When Daniel Alfredsson was 37-years-old, he lead the Ottawa Senators in scoring with 71 points, despite only playing 70 games that year. Nothing less was expected of Ottawa’s longest serving captain; there was never a season in his 18-year career that Alfredsson faced doubt of whether or not he could still keep up with the increasingly younger talent.
In his final season, Alfredsson lead the Detroit Red Wings in scoring. After a short-lived playoff appearance, it was time to call it quits. He played until his back issues made him question whether he could compete at the highest level.
To some degree, Alfredsson went out on top.
Sadly, the same will not be said about Chris Phillips. The 37-year-old has been slowing down for a while now.
It was one year ago that Phillips signed a two-year contract extension (worth $5 million) with Ottawa. At the time, it was questionable for the team to extend the longevity of Phillips’ time as a Senator, but now that the dust has settled, it’s looking more and more like a huge mistake.
The past year has shown that Phillips simply can’t keep up with the pace of play at the NHL level anymore. His skating has met an all-time low and his puck moving ability is lacking, to say the least. The one quality we’ve always been able to sing Phillips’ praise for has been his leadership abilities, but when he got passed up for captaincy by a younger, more talented Erik Karlsson, his role was questioned.
And what’s to say about his influence on the team when he was a healthy scratch numerous times halfway through the season?
When Phillips was injured nearing the end of the season, the Senators went 21-5-3 down the stretch to miraculously launch themselves into a playoff spot. All while one of their candidates for the team’s captaincy was watching from above in the press box.
No More Room
With eight defensemen already on the roster, Phillips wasted no time this season in proving he was clearly at the bottom of the pile.
His possession numbers were horrid, even when he was miscast on the first pairing alongside Karlsson for countless games. Not even a Norris-winning defenseman could fix the undeniable liability Phillips had become.
Take a look for yourself. When Phillips is on the ice, the team suffers, and suffers big time.
(Relative Corsi and Fenwick are stats to show simply how effective a player is driving possession in comparison to his teammates)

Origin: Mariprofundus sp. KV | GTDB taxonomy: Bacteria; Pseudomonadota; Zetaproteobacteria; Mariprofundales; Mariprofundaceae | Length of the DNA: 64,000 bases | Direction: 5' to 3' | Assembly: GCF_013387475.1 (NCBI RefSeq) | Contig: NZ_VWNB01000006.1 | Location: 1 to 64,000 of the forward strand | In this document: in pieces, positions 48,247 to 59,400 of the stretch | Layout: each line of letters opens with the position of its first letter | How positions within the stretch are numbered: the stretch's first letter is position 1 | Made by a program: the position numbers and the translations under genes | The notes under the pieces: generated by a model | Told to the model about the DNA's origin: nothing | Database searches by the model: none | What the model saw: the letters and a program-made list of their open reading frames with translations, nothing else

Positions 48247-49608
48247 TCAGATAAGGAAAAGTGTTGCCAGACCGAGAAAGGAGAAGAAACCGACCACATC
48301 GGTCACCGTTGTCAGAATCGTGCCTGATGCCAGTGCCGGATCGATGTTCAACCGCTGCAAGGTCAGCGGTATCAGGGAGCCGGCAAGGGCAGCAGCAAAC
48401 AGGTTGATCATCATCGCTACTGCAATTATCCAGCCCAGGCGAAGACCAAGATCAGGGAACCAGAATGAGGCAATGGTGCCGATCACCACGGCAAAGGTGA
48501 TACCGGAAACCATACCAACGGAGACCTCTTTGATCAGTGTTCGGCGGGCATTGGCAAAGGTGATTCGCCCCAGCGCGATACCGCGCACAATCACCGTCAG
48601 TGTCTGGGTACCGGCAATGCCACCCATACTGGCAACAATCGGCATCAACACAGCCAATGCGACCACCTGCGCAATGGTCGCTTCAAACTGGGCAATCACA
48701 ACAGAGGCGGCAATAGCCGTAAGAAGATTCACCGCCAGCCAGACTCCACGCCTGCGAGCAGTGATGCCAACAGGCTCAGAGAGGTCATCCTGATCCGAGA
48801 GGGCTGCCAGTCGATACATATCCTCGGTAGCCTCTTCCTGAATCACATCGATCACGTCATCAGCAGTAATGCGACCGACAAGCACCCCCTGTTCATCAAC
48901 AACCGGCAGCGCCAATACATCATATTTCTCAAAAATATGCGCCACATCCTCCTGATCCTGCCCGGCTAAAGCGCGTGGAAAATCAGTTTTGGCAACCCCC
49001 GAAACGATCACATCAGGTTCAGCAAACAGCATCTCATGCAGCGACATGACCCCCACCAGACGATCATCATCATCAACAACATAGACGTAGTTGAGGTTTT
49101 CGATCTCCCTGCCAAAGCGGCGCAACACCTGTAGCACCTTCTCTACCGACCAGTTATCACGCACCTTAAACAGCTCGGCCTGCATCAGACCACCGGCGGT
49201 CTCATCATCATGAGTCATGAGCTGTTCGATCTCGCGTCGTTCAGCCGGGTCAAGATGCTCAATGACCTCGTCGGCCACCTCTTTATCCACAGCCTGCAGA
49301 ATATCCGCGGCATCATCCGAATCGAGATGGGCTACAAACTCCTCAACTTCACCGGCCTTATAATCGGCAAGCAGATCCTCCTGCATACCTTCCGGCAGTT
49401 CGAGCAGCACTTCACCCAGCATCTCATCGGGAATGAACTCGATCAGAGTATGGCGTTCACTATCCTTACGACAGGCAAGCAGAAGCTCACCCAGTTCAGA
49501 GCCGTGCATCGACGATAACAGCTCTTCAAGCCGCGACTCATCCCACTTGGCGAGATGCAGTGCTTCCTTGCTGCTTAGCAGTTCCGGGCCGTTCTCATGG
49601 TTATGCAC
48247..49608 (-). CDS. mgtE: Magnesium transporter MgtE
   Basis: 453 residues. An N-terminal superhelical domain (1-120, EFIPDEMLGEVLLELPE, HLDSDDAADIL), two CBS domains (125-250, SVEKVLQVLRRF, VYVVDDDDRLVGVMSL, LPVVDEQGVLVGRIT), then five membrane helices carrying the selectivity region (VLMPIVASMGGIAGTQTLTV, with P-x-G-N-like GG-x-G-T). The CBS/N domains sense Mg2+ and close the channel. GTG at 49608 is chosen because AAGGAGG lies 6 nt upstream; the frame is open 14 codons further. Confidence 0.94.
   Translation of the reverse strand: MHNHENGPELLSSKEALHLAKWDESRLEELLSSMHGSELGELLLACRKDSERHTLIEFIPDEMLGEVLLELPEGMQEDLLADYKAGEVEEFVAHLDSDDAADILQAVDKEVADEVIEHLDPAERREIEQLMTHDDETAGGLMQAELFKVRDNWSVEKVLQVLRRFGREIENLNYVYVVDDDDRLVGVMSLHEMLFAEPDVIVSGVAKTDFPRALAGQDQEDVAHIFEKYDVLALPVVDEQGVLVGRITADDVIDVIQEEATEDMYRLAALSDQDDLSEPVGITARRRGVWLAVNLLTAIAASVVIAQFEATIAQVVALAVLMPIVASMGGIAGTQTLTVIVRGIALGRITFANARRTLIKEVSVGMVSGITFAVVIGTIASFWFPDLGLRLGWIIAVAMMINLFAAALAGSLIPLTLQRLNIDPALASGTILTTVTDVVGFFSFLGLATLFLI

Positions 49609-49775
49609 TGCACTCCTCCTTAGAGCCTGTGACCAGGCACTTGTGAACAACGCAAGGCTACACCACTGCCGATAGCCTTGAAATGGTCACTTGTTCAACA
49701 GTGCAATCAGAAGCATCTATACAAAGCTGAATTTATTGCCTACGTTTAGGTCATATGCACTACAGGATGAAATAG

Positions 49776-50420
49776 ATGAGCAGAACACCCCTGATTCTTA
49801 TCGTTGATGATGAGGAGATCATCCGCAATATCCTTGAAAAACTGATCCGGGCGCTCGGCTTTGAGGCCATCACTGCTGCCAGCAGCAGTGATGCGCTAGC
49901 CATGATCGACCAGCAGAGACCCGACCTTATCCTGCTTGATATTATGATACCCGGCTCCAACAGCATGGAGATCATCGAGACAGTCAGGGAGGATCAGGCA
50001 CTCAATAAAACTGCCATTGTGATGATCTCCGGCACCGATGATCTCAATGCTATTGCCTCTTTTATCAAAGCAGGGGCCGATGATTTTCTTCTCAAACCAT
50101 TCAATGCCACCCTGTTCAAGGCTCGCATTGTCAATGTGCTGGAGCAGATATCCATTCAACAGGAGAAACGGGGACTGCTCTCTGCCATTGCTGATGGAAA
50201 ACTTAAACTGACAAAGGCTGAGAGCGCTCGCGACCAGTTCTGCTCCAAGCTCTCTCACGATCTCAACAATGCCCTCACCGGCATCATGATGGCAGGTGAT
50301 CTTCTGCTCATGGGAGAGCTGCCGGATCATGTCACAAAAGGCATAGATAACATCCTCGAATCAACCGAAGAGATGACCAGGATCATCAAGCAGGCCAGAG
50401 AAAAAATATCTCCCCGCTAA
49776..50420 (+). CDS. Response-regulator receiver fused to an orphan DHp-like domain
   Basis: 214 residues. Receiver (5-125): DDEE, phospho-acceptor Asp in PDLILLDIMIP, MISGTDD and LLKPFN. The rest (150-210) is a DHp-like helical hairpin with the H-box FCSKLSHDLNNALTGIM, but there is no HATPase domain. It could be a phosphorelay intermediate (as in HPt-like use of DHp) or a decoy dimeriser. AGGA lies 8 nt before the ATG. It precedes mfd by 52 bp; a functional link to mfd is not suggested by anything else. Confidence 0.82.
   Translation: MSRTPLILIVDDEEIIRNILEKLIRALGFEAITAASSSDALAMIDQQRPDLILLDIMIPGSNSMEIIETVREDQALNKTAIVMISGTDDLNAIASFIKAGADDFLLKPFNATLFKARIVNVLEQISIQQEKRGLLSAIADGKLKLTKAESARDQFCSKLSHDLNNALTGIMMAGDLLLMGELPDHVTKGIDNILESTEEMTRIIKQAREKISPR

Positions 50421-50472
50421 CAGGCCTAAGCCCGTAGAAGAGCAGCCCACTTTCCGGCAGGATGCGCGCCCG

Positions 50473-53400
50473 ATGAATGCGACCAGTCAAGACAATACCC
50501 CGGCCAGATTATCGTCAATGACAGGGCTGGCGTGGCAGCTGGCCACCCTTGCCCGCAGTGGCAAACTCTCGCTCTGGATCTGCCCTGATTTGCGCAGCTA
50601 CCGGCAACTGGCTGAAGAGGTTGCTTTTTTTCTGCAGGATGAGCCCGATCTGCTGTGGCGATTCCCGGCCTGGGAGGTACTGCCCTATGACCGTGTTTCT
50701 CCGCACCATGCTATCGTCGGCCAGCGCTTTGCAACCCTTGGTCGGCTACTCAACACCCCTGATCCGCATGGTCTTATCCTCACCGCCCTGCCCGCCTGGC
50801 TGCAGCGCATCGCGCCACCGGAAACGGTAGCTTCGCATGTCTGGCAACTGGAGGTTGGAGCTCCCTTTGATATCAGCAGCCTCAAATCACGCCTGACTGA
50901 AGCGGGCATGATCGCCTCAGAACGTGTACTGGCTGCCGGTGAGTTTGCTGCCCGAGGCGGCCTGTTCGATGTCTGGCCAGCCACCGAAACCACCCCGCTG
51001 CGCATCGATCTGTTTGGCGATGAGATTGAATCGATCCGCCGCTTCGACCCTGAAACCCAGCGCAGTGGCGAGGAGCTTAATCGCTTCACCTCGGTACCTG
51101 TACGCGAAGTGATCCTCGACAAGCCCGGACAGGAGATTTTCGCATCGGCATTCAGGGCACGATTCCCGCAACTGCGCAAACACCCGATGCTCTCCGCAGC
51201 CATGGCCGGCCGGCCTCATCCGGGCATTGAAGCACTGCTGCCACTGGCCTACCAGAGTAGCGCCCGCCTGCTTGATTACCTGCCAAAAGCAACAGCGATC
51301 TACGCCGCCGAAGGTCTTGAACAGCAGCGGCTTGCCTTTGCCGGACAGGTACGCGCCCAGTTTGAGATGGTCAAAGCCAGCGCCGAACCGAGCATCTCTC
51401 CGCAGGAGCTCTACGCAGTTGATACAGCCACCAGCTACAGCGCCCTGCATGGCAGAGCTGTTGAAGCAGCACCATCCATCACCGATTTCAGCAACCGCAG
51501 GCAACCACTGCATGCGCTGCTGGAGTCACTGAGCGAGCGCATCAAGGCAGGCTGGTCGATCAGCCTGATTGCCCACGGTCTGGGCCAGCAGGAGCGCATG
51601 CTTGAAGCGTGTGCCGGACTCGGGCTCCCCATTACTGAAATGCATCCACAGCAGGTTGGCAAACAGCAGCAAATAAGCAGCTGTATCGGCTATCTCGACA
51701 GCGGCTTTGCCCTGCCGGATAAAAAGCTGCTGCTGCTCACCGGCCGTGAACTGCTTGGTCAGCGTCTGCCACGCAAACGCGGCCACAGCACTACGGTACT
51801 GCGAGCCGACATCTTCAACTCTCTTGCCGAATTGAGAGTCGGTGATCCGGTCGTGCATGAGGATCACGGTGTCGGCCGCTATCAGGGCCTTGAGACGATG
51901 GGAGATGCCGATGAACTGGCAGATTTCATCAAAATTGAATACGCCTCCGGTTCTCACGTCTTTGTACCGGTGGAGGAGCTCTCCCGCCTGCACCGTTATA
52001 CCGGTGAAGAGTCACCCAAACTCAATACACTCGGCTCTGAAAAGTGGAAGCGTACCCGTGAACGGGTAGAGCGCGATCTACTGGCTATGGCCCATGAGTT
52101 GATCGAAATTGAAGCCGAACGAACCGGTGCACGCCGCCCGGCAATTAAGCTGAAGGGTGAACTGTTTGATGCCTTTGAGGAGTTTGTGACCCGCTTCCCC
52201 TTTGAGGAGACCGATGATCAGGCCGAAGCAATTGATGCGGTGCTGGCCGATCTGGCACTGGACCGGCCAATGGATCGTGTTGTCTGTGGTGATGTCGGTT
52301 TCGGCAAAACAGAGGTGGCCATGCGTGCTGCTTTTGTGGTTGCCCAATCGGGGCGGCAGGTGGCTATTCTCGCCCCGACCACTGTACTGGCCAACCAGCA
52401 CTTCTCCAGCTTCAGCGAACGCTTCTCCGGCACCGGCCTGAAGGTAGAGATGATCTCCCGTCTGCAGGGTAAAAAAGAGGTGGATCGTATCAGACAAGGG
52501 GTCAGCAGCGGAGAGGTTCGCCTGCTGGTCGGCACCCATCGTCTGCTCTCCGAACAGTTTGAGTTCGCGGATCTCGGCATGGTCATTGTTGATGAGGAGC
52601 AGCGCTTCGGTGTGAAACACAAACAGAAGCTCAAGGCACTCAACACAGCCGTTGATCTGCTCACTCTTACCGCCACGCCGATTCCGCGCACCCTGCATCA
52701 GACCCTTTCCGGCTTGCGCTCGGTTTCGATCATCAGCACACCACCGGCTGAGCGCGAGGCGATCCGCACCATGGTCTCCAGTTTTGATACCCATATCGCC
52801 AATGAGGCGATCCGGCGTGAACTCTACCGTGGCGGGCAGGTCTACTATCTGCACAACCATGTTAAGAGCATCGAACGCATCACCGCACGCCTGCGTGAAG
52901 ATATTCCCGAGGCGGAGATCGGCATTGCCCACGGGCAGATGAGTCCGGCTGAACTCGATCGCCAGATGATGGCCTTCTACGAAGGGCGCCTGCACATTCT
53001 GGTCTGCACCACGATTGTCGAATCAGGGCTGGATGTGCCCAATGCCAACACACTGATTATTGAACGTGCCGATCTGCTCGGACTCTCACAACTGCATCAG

And not that offence has ever been demanded from the long-time Senators defenseman, but in a league where scoring is becoming more scarce by the year, and with every single other teammate outshining him, Phillips is looking much more expendable.
Plainly, there’s just no more space to have Phillips around.
With the current setup, Cody Ceci and Patrick Wiercioch have solidified themselves on the second pairing behind Karlsson and Marc Methot. That leaves two spots up for grabs between Jared Cowen, Mark Borowiecki, Eric Gryba and of course, Phillips.
Not to mention the rise of AHL talent.
Senators prospect Chris Wideman just received the Eddie Shore Award for top defenseman in the AHL, and if that’s not a clear sign he needs to be playing in the NHL next season, then I don’t know what is.
Though 22-year-old Swede Fredrik Claesson had a bit of a setback year after his impressive 2013-14 season, there are big expectations for him to make a solid case to be an NHL defenseman come the fall.
Without taking in account possible trades and free agent signings, if you add Wideman and Claesson to the running for a spot on the Senators’ roster, that’s a total of six players competing for the third pairing.
Without giving Phillips recognition for simply being a veteran on the team, this undoubtedly makes him one of the few odd men out.
Right now, there’s just no room.
Chris Phillips is a franchise player and will always be one of the great Ottawa Senators. There will be a conversation on whether he should have his number retired, and though the conclusion will be to not raise a banner to the rafters, there will still be a conversation.
He has played a franchise record 1179 games in a Senators jersey and helped the team to 14 playoff appearances in his 17 NHL seasons.
But it’s time. And it’s been time for a couple years now.
If he refuses to hang up the skates and truly wants to come back for another season, maybe the Senators need to realize where this young and extremely promising team is heading. After seeing Daniel Alfredsson and Jason Spezza ship off elsewhere to continue their careers with other teams, it’d be a shame to see a third long-time Senator in a different uniform.
Callum is currently a journalism student living in Ottawa where he covers his team, the Ottawa Senators. Originally from Halifax, Nova Scotia, Callum is also a big Mooseheads fan and a lover of the East Coast.